Most Americans do not own gold (1). Those who do own very little (2). I have no idea how much physical gold institutions own much less how many companies generally. Is there any way to really know?
As to bitcoin, it is true I do not understand how this crypto is a hedge against inflation based on there being a fixed amount. Satoshis is why I do not understand. If we can simply divide a bitcoin into smaller and smaller units, six decimal places, then seven, then eight, how is this not inflation? We will never run out of coin because we simply trade smaller and smaller pieces while the price gets larger and larger? Feels like inflation to me. What am I missing?
David Turin said:
Satoshis is why I do not understand. If we can simply divide a bitcoin into smaller and smaller units, six decimal places, then seven, then eight, how is this not inflation? We will never run out of coin because we simply trade smaller and smaller pieces while the price gets larger and larger? Feels like inflation to me. What am I missing?
I think what you’re missing, Dave is that the number of Satoshis is just as fixed in the code as the total number of Bitcoin. In fact, the protocol definition of a Bitcoin is 100 million Satoshis. The Satoshi, not the Bitcoin, is the base unit.
At the beginning, 11 years ago, a Bitcoin was worth just pennies if anything. It made no sense to try to price Satoshis. Today it still doesn’t make a great deal of sense, although the price of Bitcoin is now high enough that a value can be assigned to a Satoshi, and some people buy Satoshis in lots of 1 or 100 or 10,000 – according to their means. It’s called “stacking sats.”
We can look ahead, now, to a day when the price of a Bitcoin will be so great that most individuals won’t be able to afford to buy one. That’s when the alternatives will accord with my waking thoughts recorded above. Affordable amounts of BTC will be measured in blocks of Sats, starting with relatively high amounts (a 100,000 Sat block, for instance), but getting smaller over time as the price of BTC continues its upward climb. However, 1 Satoshi (1/100,000,000 BTC) is as small as it gets.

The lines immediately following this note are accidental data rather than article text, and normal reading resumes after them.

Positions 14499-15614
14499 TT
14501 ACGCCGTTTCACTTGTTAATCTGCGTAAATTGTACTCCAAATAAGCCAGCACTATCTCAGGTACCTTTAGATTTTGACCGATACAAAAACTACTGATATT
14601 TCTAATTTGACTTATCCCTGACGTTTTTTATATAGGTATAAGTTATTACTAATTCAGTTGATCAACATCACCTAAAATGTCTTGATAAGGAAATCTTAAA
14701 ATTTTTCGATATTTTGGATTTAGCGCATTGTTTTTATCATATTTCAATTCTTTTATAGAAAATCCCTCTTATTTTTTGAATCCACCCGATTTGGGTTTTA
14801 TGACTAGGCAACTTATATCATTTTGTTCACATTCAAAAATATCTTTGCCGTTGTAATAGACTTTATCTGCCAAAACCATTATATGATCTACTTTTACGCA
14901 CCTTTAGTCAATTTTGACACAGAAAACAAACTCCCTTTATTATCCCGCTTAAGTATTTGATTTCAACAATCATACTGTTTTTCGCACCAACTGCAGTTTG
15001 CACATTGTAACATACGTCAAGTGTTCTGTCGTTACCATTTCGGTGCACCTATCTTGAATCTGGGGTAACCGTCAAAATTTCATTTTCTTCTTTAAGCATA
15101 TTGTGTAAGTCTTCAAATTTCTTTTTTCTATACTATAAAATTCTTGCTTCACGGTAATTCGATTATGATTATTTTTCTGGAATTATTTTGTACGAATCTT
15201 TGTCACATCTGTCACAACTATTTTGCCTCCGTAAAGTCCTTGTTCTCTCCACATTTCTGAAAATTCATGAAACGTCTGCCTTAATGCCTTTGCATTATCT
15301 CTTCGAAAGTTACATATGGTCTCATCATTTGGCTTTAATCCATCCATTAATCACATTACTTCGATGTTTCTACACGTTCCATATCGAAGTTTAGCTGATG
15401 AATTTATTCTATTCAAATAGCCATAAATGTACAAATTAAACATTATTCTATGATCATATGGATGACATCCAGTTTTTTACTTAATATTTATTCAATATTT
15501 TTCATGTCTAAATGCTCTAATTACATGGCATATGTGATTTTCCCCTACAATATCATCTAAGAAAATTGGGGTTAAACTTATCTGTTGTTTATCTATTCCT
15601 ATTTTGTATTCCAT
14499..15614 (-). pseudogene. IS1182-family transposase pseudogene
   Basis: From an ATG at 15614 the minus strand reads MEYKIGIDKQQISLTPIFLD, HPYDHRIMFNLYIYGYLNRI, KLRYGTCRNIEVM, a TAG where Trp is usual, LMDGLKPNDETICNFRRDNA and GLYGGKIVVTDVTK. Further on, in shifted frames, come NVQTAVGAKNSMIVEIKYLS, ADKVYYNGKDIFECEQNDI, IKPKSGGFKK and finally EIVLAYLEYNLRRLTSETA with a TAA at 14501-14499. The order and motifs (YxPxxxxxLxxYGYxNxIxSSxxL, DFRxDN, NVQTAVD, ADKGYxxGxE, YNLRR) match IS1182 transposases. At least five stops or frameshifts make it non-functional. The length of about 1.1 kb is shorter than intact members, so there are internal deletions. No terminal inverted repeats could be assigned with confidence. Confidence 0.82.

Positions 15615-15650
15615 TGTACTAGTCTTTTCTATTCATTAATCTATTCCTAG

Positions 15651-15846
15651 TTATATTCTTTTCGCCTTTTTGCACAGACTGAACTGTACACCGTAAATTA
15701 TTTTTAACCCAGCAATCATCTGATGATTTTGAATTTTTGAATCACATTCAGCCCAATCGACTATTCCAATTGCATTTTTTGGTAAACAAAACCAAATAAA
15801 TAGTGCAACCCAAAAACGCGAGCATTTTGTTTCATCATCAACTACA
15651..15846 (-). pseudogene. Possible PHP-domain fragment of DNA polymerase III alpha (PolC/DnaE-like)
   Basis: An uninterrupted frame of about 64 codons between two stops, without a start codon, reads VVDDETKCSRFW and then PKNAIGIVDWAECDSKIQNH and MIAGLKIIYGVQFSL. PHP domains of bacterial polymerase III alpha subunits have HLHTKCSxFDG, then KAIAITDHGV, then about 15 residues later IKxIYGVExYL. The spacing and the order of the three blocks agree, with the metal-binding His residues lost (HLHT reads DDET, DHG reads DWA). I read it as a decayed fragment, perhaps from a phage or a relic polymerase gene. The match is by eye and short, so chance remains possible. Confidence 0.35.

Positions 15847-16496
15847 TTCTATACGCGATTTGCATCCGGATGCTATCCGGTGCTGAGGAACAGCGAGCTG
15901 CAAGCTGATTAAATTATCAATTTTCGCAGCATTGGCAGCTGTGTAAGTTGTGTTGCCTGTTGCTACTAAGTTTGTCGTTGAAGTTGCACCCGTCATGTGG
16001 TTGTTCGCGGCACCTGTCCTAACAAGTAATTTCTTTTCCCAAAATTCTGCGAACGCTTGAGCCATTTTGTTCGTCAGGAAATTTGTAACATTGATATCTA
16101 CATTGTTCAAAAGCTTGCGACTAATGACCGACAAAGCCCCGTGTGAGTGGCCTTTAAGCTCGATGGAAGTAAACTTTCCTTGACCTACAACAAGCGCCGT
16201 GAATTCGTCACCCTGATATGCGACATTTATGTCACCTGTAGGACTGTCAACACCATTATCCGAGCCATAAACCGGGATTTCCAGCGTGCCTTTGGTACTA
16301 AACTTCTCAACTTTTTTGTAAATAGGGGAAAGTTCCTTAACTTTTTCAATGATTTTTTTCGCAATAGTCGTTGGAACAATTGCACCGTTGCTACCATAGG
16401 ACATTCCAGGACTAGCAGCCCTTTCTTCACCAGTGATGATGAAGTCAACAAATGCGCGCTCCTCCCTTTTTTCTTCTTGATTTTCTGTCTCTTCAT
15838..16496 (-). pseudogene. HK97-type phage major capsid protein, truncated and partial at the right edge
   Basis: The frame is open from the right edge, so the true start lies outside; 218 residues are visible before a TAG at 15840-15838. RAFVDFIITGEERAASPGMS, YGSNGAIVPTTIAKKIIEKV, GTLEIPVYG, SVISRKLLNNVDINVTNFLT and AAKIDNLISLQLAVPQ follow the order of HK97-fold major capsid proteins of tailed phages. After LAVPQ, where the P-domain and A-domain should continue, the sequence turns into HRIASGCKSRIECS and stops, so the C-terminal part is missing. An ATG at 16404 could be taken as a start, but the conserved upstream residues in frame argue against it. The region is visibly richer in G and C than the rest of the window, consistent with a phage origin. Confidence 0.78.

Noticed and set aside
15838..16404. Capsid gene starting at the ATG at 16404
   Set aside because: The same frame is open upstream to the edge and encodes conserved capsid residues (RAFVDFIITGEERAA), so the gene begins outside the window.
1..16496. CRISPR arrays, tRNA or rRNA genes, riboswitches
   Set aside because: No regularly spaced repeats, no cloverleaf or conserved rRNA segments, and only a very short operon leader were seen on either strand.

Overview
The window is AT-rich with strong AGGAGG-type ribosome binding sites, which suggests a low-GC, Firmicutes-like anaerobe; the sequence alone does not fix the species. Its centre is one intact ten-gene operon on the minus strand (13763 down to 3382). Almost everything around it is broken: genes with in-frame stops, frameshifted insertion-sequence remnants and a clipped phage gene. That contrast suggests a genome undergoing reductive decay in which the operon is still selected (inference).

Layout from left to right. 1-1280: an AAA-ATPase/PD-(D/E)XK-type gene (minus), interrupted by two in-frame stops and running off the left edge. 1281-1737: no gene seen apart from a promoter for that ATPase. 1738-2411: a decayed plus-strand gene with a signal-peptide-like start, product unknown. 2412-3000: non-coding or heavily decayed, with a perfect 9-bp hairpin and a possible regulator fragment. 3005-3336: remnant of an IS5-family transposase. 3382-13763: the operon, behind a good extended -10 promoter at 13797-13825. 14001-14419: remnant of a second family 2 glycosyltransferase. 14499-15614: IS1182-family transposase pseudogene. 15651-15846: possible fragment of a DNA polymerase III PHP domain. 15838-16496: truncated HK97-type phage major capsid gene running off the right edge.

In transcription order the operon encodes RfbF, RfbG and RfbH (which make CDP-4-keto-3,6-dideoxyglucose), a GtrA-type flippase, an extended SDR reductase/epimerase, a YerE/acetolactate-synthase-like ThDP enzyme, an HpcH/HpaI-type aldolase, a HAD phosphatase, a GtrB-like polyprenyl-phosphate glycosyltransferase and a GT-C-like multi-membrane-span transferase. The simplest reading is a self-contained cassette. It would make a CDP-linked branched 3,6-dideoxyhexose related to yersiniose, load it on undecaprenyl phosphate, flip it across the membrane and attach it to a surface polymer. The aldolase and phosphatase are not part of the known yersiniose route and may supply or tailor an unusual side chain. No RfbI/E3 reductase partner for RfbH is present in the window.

I think you are confusing some items.
A dollar is 4 quarters, 10 dimes, 20 nickels, and 100 pennies.
Just because I can divide it into smaller units does not mean I have more dollars. I am not inflating the dollar by dividing it into smaller units.
Or put another way. We have a pie and we cut it into 8 pieces. It is still ONE pie. It has not been inflated.
Now this Thursday I will probably be inflated even though the number of pieces of pie have not.
there will soon be no whole Bitcoins for sale
In the foreseeable future people will not be buying or earning BTC they will be buying and earning Satoshis.
I thank you two for your time in trying to help me understand what is going on, both in the world of commodity ETFs, physical metals, bitcoin, and how you see all this. One last confusion, for the moment. What is the difference between 0.5 BTC and 50,000,000 Santoshi?
What difference does it make if your bitcoin is spread out over the blockchain instead of a whole bitcoin? How do you know you have a whole bitcoin? If you buy 1.0 BTC, would it be a whole bitcoin or .25 BTC from four different coins? How would you know either way? Why would a person care one way or the other?
How would a buyer procure a whole bitcoin? Who sells whole bitcoins? How do you sell a whole bitcoin?
Is this all just the same thing, or Semantics?